Because of the deeply rooted presence of immigration in the country there has always been controversy regarding the issue. Most importantly, efforts by members of both ends of the political spectrum have had serious implications for the current undocumented population in the U.S. Currently, according to President Donald Trump’s website (2017), the White House administration has kept up with his campaign assertions; it sees a need for a real immigration reform.
Current federal administration is focused on lowering the influx of illegal immigrants coming into the country and reducing the number of already existing undocumented persons through methods of deportation. Much of what is debated today regarding immigration reform pertains to existing undocumented individuals living in the U.S. According to Trump’s website, his administration aims to reduce the number of illegal immigrants in the U.S. by tripling the number of ICE officers, making the deportation of criminal aliens mandatory, defunding sanctuary cities and working with local gang task forces to deport gang-affiliated individuals.
Now you may ask, why is immigration reform by the Trump administration an issue that we must be informed about? As members of the Ventura County community, this hits very close to home. According to the Central Coast Alliance United for A Sustainable Economy (CAUSE), Ventura County is home to 182,987 immigrants a number that amounts to 22 percent of the population. More so, it estimates that there are 14,000 undocumented farmworkers in the county.
So the chances are good that you’ll see one or a few of those hard-working individuals already laboring while you are just beginning your day. Once aware of the very real facts, it is our turn to question the sympathy we may feel for this population and really ask ourselves, “What can we do to keep them safe?” After all, without them, who would harvest the food we serve on our tables? One option is the promotion of a sanctuary city, or county for that matter.
In efforts to protect all people who live in the county, the removal of individuals who engage in criminal activity is a reasonable proposition. The current administration’s promise, however, to cut off federal grants that fund sanctuary cities is a major action. Defunding sanctuary cities has implications for many noncriminal undocumented immigrants who merely work for a better life.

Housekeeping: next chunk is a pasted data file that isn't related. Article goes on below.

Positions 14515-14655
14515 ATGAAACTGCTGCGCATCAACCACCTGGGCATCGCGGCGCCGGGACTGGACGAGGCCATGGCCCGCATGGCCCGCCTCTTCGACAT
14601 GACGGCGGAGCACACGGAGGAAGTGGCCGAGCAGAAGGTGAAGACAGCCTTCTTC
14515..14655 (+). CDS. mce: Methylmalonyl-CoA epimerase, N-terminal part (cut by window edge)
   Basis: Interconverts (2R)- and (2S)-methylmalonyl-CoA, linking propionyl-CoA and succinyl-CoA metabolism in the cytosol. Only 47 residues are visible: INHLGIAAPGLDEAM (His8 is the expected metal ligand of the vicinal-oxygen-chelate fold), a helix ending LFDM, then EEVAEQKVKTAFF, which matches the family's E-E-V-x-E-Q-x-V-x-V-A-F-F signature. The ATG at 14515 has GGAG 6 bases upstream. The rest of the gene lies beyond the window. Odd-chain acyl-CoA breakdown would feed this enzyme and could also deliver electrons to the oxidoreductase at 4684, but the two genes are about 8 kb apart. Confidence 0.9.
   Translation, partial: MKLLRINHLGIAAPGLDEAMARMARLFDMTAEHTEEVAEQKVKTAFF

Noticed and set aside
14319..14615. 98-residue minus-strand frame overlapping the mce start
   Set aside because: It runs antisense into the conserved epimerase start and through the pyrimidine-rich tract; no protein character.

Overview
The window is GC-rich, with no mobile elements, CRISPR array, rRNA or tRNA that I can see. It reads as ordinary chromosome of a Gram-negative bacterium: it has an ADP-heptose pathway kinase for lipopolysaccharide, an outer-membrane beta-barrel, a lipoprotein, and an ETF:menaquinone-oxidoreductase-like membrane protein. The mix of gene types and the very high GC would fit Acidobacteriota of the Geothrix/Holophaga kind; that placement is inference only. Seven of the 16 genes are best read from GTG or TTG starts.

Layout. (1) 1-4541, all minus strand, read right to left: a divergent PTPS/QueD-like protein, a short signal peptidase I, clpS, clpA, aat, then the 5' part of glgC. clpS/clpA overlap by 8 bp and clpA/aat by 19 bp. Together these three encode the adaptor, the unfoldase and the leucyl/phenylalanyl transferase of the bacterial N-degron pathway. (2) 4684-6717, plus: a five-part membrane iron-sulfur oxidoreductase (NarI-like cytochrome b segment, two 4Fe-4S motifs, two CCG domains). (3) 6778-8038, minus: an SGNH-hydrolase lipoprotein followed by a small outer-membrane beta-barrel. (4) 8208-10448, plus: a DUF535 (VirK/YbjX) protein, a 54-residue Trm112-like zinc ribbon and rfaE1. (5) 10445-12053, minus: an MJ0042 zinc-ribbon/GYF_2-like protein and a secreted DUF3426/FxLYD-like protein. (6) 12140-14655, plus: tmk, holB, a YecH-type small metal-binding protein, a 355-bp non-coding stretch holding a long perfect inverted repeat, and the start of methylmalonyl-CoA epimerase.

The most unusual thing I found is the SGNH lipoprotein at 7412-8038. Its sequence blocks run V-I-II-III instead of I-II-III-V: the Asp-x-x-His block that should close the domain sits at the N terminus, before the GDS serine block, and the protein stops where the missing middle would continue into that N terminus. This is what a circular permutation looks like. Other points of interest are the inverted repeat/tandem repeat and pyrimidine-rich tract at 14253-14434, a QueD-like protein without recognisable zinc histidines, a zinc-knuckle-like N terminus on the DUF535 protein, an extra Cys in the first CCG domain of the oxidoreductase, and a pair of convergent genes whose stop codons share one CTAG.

According to Van Le, a writer from America’s Voice, an advocate group for immigrants and their families (2017), a sanctuary city is one that protects immigrants from deportation by not cooperating with federal agents. In response to heightened immigration enforcement, several cities have taken on the sanctuary city status. Just a few months ago, Oxnard passed a resolution that coined it a safe city. Although it is a step forward in advocacy, the process was a controversial one. Now we are faced with the task of preserving this status and possibly extending it to other cities within the county.
If I haven’t piqued your interest quite yet, or if you require a bit more convincing, let’s take the time to look at the bigger picture. Let’s zoom in and lay out the role of agriculture in our state. California itself produces over 350 commodities. It produces 33 percent of the nation’s vegetables, 67 percent of its fruits and nuts, and 90 percent of its strawberries. Yes, all those strawberries that are grown in the fields surrounding our homes are 90 percent of the nation’s supply.
More astounding is the information regarding farmworkers in the state. It is claimed that California is home to 30 percent to 50 percent of the nation’s farmworker population. These percentages amount to about 650,000 individuals, 75 percent of whom are undocumented. After applying the percentages to the given population, an estimated number of 487,500 farmworkers in California are undocumented. These statistics are remarkable; the country’s major source of food is harvested by a majority of people who are not considered citizens.
Now before you head to your car and just drive past all the farmworkers, take the time to really picture the impact that stricter immigration legislation may have on these individuals. Think about the effect it will have one their families and our community. Consider looking past political controversy, and think about being an advocate for the hardworking individuals we see every day.
Karina Duenas is a MSW Student- USC School of Social Work.